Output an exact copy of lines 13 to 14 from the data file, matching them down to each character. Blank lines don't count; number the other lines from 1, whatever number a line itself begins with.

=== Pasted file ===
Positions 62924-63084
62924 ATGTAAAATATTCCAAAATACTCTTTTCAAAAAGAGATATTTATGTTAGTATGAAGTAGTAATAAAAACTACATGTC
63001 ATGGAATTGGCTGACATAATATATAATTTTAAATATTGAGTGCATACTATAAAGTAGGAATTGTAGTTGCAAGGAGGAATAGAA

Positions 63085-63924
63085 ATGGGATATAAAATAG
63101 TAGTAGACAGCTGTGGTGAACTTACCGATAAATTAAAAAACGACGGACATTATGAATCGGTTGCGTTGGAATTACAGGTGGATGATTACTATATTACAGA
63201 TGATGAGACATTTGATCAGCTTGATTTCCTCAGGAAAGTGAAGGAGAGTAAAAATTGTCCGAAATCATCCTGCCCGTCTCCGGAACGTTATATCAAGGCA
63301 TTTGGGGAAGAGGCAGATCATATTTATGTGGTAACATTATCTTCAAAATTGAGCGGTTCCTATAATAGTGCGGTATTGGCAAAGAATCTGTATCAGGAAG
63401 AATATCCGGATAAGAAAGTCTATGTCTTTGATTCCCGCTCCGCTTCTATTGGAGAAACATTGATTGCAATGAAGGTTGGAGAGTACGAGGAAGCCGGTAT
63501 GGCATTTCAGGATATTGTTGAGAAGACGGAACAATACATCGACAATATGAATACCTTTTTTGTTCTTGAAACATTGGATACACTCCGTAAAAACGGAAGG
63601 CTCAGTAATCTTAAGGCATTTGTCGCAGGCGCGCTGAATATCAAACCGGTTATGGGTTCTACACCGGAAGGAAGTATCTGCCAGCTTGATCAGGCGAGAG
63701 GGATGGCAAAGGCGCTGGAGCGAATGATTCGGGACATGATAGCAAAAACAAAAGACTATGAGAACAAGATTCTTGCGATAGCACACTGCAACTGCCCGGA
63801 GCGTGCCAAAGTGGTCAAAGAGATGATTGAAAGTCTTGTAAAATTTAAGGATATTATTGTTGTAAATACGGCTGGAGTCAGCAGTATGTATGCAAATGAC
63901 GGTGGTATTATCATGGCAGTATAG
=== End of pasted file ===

63801 GCGTGCCAAAGTGGTCAAAGAGATGATTGAAAGTCTTGTAAAATTTAAGGATATTATTGTTGTAAATACGGCTGGAGTCAGCAGTATGTATGCAAATGAC
63901 GGTGGTATTATCATGGCAGTATAG